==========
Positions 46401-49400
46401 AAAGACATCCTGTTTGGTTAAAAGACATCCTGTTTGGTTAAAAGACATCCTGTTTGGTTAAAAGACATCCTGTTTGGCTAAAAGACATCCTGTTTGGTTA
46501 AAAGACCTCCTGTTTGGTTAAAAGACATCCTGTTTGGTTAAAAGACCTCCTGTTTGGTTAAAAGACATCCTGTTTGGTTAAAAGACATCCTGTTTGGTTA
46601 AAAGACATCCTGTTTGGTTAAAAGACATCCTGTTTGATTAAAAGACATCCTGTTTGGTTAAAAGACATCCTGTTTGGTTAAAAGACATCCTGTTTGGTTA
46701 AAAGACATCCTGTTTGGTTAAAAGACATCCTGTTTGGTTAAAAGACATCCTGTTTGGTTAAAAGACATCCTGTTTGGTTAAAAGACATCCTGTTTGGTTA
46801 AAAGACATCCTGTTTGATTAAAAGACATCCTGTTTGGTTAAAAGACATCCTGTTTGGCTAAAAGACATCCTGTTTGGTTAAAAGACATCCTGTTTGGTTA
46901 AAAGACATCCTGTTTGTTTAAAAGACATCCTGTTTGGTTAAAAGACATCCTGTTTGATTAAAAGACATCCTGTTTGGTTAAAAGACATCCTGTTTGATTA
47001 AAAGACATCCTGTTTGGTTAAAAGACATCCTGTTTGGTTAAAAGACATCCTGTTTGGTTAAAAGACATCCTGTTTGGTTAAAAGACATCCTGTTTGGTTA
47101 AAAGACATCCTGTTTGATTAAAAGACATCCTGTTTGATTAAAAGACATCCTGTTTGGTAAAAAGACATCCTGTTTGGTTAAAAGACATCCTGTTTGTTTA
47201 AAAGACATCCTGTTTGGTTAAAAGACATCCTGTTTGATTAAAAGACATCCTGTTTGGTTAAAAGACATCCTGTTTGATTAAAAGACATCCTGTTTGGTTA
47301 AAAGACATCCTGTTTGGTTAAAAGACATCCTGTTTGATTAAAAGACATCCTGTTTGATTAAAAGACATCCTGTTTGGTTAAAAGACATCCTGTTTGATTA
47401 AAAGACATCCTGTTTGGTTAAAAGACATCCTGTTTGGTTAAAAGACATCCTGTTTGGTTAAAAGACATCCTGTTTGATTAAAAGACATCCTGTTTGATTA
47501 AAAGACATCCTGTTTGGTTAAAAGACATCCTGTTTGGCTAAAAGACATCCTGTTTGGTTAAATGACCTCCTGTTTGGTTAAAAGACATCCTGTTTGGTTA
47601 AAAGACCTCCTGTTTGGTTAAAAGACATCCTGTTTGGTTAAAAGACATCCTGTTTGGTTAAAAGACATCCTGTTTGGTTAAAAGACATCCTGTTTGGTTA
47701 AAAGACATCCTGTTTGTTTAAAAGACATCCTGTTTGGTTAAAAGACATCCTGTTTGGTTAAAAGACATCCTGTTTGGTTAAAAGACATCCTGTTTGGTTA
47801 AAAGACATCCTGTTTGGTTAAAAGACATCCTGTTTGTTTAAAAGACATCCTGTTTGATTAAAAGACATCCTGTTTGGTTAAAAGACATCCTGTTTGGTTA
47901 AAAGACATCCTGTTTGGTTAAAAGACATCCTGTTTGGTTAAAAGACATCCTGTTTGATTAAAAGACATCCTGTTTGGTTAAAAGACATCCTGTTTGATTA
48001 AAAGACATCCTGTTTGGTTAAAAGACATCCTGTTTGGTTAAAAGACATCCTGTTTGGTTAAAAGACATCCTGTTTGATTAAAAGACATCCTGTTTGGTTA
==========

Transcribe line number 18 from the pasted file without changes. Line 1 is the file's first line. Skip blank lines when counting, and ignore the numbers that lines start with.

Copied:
48001 AAAGACATCCTGTTTGGTTAAAAGACATCCTGTTTGGTTAAAAGACATCCTGTTTGGTTAAAAGACATCCTGTTTGATTAAAAGACATCCTGTTTGGTTA